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Managing Student Questions Online

Mon Mar 23, 2020 at 07:30 AM

Our students are used to counting on face-to-face moments to ask questions during instruction, from leaning over to a classmate to clarify or raising a hand in class. With so much course work and communication moved online, confusion compounds: they are not only learning along with you how to learn online, but they have less access to immediate feedback and answers. As a result, you are likely fielding many, many questions.

OU faculty discussed this issue and offered a few ideas based on principles from the Quality Online Teaching Certification Course and their own practices. Here are some of those ideas, with additional resources.

How to Manage Student Questions Online

These structures and strategies normally require consistent, intentional use. In addition to creating a forum or discussion space, give students plenty of instruction and encouragement ot use these spaces in order to make them successful.

Create a Q & A Forum in Moodle. 

Near the top of your Moodle page, create a forum called Q & A, which will be the place for asking class-based questions. You can subscribe to the forum so that you get email notifications, and set auto-subscription so that students can get emails too (and can also opt out). The forum prevents repeated questions and answers and allows students to answer one another’s questions. See e-LIS’ Help Library for more on forums.

Offer virtual office hours.

More than a case of learning difficult course material, rapid fire questions may be the result of general anxiety and uncertainty. If answers are not helping through the Q&A forum or email, or students have more questions than you can manage, you may want to limit questions with the guarantee that you have virtual office hours. If possible, offer these hours at varied times throughout the week (with an option on the weekend or an evening, if possible). Additionally, you could set up Google Appointments to provide multiple options without being responsible to be present unless someone schedules time with you.

Communicate student and faculty expectations. 

With the rapid move to remote teaching, there has been little to no time to establish expectations around how often to ask questions or how to seek answers. If questions are too voluminous to manage as quickly as you’d like, or students are expressing frustration, explicitly state how the Q&A forum or email questions should be used for it to be most effective, and when and how quickly you will try to respond. For specific strategies, see our Reduce Questions to the Inbox Teaching Tip.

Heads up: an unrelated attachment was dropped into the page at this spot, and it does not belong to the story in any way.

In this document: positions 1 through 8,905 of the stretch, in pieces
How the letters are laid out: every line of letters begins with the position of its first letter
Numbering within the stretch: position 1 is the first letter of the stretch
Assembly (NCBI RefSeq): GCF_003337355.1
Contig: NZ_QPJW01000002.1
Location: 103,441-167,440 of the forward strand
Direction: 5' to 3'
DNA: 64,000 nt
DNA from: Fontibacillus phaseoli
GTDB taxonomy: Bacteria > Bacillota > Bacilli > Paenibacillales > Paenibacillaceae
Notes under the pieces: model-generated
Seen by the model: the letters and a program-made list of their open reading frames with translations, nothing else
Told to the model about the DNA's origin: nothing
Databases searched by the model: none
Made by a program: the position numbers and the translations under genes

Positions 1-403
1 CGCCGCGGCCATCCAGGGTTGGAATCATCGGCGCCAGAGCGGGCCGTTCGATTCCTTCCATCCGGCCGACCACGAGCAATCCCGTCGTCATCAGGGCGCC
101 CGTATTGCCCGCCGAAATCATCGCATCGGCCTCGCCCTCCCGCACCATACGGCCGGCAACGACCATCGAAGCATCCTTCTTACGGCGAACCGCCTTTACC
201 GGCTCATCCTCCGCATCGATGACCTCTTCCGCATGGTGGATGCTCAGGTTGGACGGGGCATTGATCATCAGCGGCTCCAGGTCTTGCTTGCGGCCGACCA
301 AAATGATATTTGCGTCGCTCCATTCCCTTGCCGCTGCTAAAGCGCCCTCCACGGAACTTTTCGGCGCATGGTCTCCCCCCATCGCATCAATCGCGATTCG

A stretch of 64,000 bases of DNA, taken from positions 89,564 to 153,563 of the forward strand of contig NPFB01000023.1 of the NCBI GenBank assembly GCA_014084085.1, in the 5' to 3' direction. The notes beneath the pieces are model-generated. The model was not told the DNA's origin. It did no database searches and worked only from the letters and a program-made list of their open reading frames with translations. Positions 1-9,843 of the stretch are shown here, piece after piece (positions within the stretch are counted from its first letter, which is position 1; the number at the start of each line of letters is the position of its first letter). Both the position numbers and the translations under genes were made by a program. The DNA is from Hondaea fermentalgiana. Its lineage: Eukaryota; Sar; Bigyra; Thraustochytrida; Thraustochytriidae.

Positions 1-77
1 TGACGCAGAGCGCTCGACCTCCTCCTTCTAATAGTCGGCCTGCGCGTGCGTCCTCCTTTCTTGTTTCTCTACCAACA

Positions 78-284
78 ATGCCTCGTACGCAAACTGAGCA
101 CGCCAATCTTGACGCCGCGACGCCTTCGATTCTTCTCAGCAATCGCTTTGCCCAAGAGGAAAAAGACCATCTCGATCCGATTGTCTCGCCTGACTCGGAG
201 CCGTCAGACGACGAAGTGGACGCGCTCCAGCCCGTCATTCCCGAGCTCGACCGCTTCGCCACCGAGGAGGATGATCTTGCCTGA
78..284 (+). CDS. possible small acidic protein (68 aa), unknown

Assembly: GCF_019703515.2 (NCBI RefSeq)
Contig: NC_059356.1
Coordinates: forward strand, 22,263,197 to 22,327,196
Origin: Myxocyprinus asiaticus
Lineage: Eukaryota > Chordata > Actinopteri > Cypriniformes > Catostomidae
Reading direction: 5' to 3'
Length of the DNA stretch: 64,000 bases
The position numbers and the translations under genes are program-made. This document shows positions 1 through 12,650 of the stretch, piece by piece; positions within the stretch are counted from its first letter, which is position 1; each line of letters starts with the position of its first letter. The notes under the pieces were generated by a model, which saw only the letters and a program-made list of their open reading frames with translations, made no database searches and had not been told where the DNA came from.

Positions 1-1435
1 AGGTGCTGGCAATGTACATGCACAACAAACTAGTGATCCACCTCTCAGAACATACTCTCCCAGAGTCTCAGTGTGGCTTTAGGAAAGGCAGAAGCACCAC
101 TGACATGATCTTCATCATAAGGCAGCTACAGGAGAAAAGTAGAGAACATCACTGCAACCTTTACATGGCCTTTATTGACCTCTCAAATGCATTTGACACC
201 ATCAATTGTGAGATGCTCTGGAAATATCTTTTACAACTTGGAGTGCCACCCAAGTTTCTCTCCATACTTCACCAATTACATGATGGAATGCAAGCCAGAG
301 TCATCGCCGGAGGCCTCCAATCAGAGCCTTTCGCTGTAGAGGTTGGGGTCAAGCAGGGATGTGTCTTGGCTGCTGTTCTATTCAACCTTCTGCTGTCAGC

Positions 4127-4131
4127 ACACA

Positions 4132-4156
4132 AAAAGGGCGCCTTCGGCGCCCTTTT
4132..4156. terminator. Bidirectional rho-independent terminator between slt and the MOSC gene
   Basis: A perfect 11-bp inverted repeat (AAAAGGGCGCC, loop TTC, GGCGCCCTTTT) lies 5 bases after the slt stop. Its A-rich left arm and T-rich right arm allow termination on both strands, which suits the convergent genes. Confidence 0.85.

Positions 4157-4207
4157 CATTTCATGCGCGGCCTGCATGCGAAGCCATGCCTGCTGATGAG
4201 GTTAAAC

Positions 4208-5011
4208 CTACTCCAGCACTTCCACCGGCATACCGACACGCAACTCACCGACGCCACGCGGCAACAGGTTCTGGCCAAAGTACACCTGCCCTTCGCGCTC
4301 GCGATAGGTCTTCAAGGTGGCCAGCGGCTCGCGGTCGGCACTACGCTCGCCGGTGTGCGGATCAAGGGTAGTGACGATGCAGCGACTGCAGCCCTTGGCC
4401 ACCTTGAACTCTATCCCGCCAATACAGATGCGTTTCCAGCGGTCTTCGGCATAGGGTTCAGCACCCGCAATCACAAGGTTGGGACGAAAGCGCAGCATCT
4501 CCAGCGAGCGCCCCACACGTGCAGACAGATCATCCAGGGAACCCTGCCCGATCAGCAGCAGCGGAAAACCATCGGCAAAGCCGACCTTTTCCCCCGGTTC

Direct tech support questions to e-LIS or others. 

Especially if you are new to any online-mediated teaching, it is important to use the support available to you. Post the Student Guide for Online Learning to the top of Moodle, as this is the simplest guide most relevant to current needs. If students email you with Moodle functionality questions, direct them to this document along with assurance that they can call e-Learning and Instructional Support (or “the Moodle people”!).

Ask students how they can help one another. 

In urgent situations like this, our students may also want to help one another. Ask students for ideas about how they can support and communicate with one another. They may be more motivated to do this as they are more isolated than usual. They might suggest a text chain, messaging app, or something else. Based on student recommendations in the past, Kieran Mathieson from the School of Business’s classes have used a Discord channel, which allows a continuously available option for students to talk to one another via chat, audio, or video without requiring instructor presence. This should be optional, but students may have great ideas and solutions.

With weeks left in this semester, it is crucial to acknowledge your limitations and protect your energy reserves. When we care for ourselves, we can continue to care for our students.

Thanks to OU faculty to offered these questions and supported one another with answers and ideas. Join in on the discussion by enrolling in the OU Faculty Teaching Community eSpace.

Save and adapt a Google Doc version of this teaching tip.

About the Author

Written and designed by Christina Moore, Center for Excellence in Teaching and Learning. Others may share and adapt under Creative Commons License CC BY-NCView all CETL Weekly Teaching Tips. Follow these and more on Facebook, Twitter, and LinkedIn.